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Scand J Immunol. 2012 Feb;75(2):210-9. doi: 10.1111/j.1365-3083.2011.02637.x.

Healthy first-degree relatives of patients with type 1 diabetes exhibit significant differences in basal gene expression pattern of immunocompetent cells compared to controls: expression pattern as predeterminant of autoimmune diabetes.

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1
Department of Paediatrics, 2nd Medical Faculty of Charles University and University Hospital Motol, Prague, Czech RepublicLaboratory of Genomics and Bioinformatics, Institute of Molecular Genetics AS CR, Prague, Czech RepublicCentral European Biosystems, Prague, Czech RepublicDepartment of Internal Medicine, 2nd Medical Faculty of Charles University and University Hospital Motol, Prague, Czech RepublicDepartment of Immunobiology, Institute of Molecular Genetics, Czech Academy of Science, Prague, Czech Republic.

Abstract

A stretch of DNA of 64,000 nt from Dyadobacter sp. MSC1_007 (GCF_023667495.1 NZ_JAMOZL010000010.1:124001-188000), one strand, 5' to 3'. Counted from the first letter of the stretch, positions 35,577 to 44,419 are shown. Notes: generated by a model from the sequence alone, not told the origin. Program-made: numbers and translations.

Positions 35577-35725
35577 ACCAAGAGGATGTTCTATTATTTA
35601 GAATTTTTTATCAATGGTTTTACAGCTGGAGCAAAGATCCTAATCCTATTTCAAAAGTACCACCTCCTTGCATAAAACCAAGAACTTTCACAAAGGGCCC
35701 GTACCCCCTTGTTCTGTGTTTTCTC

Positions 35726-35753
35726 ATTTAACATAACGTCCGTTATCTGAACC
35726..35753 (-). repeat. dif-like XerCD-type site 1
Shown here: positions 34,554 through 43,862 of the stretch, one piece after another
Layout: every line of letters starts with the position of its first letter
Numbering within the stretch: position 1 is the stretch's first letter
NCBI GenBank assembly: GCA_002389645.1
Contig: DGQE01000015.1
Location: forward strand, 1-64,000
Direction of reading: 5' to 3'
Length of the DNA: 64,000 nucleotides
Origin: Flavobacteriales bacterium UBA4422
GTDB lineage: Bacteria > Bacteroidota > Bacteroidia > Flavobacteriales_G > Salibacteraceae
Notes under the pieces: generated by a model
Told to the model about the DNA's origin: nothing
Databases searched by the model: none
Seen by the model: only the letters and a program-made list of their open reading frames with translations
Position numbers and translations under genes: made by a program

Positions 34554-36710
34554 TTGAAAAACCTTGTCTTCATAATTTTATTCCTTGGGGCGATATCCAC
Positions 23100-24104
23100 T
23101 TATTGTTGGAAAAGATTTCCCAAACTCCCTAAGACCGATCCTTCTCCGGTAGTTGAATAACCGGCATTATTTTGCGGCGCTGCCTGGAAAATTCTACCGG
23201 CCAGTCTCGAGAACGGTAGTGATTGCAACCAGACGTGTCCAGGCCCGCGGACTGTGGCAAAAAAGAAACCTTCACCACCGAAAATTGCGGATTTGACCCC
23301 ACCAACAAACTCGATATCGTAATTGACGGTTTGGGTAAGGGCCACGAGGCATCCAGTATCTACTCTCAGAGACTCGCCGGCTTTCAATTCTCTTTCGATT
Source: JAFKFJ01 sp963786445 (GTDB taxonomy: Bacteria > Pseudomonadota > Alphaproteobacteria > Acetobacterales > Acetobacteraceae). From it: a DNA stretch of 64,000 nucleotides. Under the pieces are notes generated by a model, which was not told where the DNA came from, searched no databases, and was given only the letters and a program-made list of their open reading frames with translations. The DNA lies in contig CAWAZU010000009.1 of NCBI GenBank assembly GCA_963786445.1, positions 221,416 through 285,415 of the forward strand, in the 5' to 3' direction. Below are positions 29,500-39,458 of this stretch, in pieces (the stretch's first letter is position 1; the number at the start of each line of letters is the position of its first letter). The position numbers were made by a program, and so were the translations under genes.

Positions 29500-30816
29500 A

Expression features of genetic landscape which predispose an individual to the type 1 diabetes are poorly understood. We addressed this question by comparing gene expression profile of freshly isolated peripheral blood mononuclear cells isolated from either patients with type 1 diabetes (T1D), or their first-degree relatives or healthy controls. Our aim was to establish whether a distinct type of 'prodiabetogenic' gene expression pattern in the group of relatives of patients with T1D could be identified. Whole-genome expression profile of nine patients with T1D, their ten first-degree relatives and ten healthy controls was analysed using the human high-density expression microarray chip. Functional aspects of candidate genes were assessed using the MetaCore software. The highest number of differentially expressed genes (547) was found between the autoantibody-negative healthy relatives and the healthy controls. Some of them represent genes critically involved in the regulation of innate immune responses such as TLR signalling and CCR3 signalling in eosinophiles, humoral immune reactions such as BCR pathway, costimulation and cytokine responses mediated by CD137, CD40 and CD28 signalling and IL-1 proinflammatory pathway. Our data demonstrate that expression profile of healthy relatives of patients with T1D is clearly distinct from the pattern found in the healthy controls. That especially concerns differential activation status of genes and signalling pathways involved in proinflammatory processes and those of innate immunity and humoral reactivity. Thus, we posit that the study of the healthy relative's gene expression pattern is instrumental for the identification of novel markers associated with the development of diabetes.

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